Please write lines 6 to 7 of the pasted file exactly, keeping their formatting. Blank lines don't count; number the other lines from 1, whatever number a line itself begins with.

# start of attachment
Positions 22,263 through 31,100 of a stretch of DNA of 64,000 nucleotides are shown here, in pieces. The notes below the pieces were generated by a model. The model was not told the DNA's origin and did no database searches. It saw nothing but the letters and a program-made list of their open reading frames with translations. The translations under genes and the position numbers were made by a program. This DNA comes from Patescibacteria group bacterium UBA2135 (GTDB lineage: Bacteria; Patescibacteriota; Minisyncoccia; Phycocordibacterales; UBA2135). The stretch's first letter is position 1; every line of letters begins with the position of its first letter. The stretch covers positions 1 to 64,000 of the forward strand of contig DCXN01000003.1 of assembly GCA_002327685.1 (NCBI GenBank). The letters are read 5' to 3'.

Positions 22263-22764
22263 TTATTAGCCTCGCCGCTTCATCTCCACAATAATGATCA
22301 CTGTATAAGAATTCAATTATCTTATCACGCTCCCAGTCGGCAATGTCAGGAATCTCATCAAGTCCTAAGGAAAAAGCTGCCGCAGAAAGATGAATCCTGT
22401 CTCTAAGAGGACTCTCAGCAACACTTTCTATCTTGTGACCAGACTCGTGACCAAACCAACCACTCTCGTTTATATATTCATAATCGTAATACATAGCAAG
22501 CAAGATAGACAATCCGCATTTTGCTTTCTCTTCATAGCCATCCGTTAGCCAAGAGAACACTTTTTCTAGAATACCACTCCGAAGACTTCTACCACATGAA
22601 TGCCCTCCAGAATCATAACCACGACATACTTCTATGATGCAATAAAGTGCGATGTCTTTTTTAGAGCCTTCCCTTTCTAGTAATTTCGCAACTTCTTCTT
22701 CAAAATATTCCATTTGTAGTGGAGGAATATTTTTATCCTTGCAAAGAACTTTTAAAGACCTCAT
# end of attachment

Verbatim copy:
22501 CAAGATAGACAATCCGCATTTTGCTTTCTCTTCATAGCCATCCGTTAGCCAAGAGAACACTTTTTCTAGAATACCACTCCGAAGACTTCTACCACATGAA
22601 TGCCCTCCAGAATCATAACCACGACATACTTCTATGATGCAATAAAGTGCGATGTCTTTTTTAGAGCCTTCCCTTTCTAGTAATTTCGCAACTTCTTCTT